Genre | Contemporary Fiction
Page #s | 337
Publishing Date | January 2021
A whipsmart debut about three women—transgender and cisgender—whose lives collide after an unexpected pregnancy forces them to confront their deepest desires around gender, motherhood, and sex.
Reese almost had it all: a loving relationship with Amy, an apartment in New York City, a job she didn’t hate. She had scraped together what previous generations of trans women could only dream of: a life of mundane, bourgeois comforts. The only thing missing was a child. But then her girlfriend, Amy, detransitioned and became Ames, and everything fell apart. Now Reese is caught in a self-destructive pattern: avoiding her loneliness by sleeping with married men.
Ames isn’t happy either. He thought detransitioning to live as a man would make life easier, but that decision cost him his relationship with Reese—and losing her meant losing his only family. Even though their romance is over, he longs to find a way back to her. When Ames’s boss and lover, Katrina, reveals that she’s pregnant with his baby—and that she’s not sure whether she wants to keep it—Ames wonders if this is the chance he’s been waiting for. Could the three of them form some kind of unconventional family—and raise the baby together?
This provocative debut is about what happens at the emotional, messy, vulnerable corners of womanhood that platitudes and good intentions can’t reach. Torrey Peters brilliantly and fearlessly navigates the most dangerous taboos around gender, sex, and relationships, gifting us a thrillingly original, witty, and deeply moving novel.
I feel like I’ve been reading a lot of idealistic queer stories lately, and while I do truly love a book that celebrates queerness and avoids discussing the pitfalls of such an identity, I found Detransition, Baby to be a breath of fresh air. This is a book that wades confidently into the messiness of queer and trans identities, that holds up the trauma, unhealthy coping strategies, and internalized prejudices and says, “This is part of the experience, too.”
The plot revolves around the idea that three women – one trans woman, one cis woman, and one detransitioned woman presenting as a man – try to see if they can work together to form a parenting unit. I have to admit that the way in which this got started felt wildly impossible to me, and while some characters did react with shock, everyone got on board with the idea very quickly. The unique struggles of this decision are a part of the story right up to the end, though, so I suppose their initial acceptance is balanced by the tricky dynamics of claiming equal motherhood for three people.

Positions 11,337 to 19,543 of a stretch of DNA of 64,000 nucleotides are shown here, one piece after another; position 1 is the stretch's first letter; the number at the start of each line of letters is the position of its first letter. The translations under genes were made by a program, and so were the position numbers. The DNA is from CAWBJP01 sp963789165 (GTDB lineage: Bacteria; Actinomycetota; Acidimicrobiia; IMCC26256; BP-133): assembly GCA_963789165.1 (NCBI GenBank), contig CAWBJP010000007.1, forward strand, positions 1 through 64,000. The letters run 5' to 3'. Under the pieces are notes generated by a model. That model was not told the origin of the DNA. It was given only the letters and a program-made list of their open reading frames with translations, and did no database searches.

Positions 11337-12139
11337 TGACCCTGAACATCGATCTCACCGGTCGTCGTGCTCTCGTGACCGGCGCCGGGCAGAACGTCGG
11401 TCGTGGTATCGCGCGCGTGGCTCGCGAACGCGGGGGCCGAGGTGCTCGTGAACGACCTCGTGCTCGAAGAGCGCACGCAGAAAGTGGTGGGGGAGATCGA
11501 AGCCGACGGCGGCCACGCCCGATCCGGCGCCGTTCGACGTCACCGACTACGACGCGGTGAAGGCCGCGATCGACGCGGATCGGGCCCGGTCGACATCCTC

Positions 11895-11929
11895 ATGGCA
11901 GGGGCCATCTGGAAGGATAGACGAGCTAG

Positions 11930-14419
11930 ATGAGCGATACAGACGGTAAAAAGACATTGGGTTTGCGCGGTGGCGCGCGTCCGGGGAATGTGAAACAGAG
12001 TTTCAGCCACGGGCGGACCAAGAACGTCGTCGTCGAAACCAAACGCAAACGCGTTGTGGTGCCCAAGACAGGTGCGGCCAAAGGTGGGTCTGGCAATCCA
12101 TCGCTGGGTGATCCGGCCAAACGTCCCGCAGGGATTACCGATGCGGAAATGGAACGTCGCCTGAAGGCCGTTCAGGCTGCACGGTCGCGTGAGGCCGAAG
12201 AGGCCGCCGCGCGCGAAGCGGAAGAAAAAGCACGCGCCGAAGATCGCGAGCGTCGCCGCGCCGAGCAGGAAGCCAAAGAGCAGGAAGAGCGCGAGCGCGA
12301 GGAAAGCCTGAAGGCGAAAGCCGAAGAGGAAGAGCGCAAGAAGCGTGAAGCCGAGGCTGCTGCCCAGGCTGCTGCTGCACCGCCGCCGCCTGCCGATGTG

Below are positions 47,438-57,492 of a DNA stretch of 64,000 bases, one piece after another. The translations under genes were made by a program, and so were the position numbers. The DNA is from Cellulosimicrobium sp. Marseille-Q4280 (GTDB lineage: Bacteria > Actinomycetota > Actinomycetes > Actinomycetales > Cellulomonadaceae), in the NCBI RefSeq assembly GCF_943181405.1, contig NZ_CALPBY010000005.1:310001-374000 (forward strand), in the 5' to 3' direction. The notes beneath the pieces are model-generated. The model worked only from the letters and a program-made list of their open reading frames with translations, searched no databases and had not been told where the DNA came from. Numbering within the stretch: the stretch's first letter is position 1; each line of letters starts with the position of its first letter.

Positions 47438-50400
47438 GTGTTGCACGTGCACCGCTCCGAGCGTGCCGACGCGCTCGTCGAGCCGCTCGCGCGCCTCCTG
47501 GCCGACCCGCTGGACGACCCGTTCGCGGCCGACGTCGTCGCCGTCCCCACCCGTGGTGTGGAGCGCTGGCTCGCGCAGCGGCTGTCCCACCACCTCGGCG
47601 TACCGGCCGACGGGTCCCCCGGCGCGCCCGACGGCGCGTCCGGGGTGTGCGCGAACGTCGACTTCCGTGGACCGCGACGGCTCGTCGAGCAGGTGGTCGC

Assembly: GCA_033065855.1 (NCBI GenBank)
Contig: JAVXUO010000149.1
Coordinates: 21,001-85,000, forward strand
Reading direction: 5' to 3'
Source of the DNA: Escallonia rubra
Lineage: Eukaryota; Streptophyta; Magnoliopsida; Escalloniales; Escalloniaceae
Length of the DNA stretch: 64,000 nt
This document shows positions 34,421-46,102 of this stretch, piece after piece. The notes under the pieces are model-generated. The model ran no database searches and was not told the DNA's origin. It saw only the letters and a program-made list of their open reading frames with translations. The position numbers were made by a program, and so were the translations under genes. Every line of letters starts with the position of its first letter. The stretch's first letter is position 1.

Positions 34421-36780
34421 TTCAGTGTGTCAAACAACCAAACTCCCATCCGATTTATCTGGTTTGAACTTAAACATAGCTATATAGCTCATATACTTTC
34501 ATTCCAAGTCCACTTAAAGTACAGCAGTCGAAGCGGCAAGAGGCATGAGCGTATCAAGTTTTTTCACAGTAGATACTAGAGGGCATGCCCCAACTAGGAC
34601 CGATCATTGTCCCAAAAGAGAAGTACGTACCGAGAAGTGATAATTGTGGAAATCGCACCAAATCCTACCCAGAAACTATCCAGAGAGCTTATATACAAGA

But the plot is honestly not the most important thing here. Diving back and forth between the present situation and past flashbacks for both Reese and Ames/Amy are where the heart of this story lies. I particularly loved Ames’s story as we watch her wrestle with dissociation as a young boy, explore and accept her female identity, find power and emotional distance in reclaiming her male identity, before finally claiming a middle space with the knowledge that his identity is not immoveable, and might never be.
Reese is a mess, and one of those characters that I found myself wanted to reach through the pages and say, “OH MY GOSH JUST TAKE CARE OF YOURSELF!” But her self-destructive sex life and emotional connections are rooted in so much honesty. It’s heartbreaking and illuminating all at once.
Katrina doesn’t have much of a voice in this book, but I did appreciate the moments when she, a biracial Asian woman, interjects racial awareness into the trans stories of trauma and oppression. It very intentionally avoids a competitive vibe, but instead serves to remind the characters (and readers) that no one has the final say on all things oppressive.
I read Detransition, Baby in two days, eagerly turning page after page. It is so compelling and readable, and I can’t wait to read more by Peters.
Who Do I Recommend This Book To?
You should read Detransition, Baby if you want your queer found family narrative matched by messy, unhealthy dynamics and some of the most realistic character work you’ve ever read.
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